The College Park Academy, developed through a collaboration with the University of Maryland and St. John Properties, celebrated the grand opening of its new Riverdale Park facility Tuesday with a ribbon cutting ceremony.
The charter school accepts students through a lottery system and provides college preparatory classes in a blended learning curriculum — the only one of its kind offered in the county, said Bernadette Ortiz-Brewster, the academy's executive director.
The school currently has more than 500 students, according to the state of Maryland.
Since the academy was established in 2013, it has operated out of St. Mark's Church on Adelphi Road, said Sen. Jim Rosapepe, the academy's founding chair and member of its board of directors.
"It was good for a startup school, but they just outgrew it," said Clifford Green, senior director of strategic partnerships at Pearson, a partner of the academy that helped design its blended learning curriculum.
The education company has partnered with other blended learning schools, as well as online and brick-and-mortar schools in the past, Green said, adding that the difference between the old "jam-packed" facility and the new one is "stark."
University President Wallace Loh, current academy chair and member of the its board of directors, said there is "no comparison" to the old building.
"This is more than just a building, is what you should realize," Loh said before the ceremony. "College Park Academy should be the model for all schools in the county."
The academy represents the new model of education that will replace 50-minute classroom lectures, Loh said. Gesturing toward the academy's seven student ambassadors — some wearing Maryland flag-patterned bowties like Loh — he said the next generation of digital natives will expect blended learning in higher education and will find it at this university's new Edward St. John Learning and Teaching Center.
At the academy, teachers lead students' core classes in person using online learning resources, such as e-books. Instructors virtually teach elective classes, but an adult known as a success coach is present in the classroom to monitor the course.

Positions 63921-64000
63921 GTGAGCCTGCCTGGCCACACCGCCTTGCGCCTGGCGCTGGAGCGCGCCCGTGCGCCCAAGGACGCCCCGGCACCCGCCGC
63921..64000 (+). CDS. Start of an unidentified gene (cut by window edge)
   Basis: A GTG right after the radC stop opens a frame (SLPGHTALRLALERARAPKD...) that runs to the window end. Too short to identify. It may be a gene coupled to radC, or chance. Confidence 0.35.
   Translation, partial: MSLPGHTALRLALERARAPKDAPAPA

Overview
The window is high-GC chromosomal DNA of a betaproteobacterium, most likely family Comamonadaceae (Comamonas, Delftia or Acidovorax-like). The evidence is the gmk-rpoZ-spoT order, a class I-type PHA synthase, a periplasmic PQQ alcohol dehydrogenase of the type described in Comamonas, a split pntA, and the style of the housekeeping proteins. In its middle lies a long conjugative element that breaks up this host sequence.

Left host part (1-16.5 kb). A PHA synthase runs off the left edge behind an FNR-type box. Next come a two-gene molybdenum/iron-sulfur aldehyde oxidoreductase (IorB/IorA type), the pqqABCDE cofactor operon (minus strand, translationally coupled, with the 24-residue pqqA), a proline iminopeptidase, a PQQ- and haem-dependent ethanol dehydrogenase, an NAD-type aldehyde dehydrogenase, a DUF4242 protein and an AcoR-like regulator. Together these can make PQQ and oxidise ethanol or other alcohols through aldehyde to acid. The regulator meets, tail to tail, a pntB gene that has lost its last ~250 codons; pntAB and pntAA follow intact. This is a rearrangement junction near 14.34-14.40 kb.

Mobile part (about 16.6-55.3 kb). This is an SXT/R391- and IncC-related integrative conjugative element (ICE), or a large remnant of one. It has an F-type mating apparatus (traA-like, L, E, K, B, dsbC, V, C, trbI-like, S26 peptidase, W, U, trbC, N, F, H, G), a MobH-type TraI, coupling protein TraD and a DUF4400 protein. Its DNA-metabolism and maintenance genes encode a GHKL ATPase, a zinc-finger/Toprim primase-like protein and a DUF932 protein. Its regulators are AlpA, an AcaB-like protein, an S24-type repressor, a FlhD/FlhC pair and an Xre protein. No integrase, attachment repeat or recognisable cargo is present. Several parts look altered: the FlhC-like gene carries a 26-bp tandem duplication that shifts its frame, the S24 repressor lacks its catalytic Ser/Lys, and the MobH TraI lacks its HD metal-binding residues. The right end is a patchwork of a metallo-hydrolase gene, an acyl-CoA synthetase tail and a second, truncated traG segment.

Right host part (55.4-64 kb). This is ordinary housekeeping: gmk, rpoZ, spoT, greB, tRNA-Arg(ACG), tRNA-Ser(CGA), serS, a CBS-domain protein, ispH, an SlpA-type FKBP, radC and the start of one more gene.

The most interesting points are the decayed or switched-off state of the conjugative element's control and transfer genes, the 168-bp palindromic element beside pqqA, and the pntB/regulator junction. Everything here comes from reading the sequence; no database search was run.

Smart TVs and wheeled desks will be present in every classroom, and students carry computer bags instead of book bags, Rosapepe said.
This university's partnership with the academy comes in many forms, Loh said. University students studying engineering, music and classics volunteer at the academy, which gives the students role models and promotes inclusion, he said.
"My hope is this becomes a pipeline to the university," Loh said.
Loh said the academy is an example of this university's commitment to diversity and inclusion.
Edward St. John, founder of St. John Properties, said the average cost for a school built by the state is about $20 million, but it took St. John Properties about $10.2 million, $150,000 less than its budget.
"You all got this school for about fifty cents on the dollar," St. John said, prompting a loud round of applause from Rosapepe.
The academy's new facility was built in less than a year, St. John said, and construction for the building began several months before this university officially signed a construction lease, he added.
The Edward St. John Foundation financially supports formal education programs up to the high school level, because education gives students the tools to succeed in life, St. John said.
Prince George's County Public Schools Superintendent Kevin Maxwell said because this university invested in his education, he had the opportunity to become the superintendent of his hometown school district.
"Our children are the ones that benefit from the work we come together to do," he said.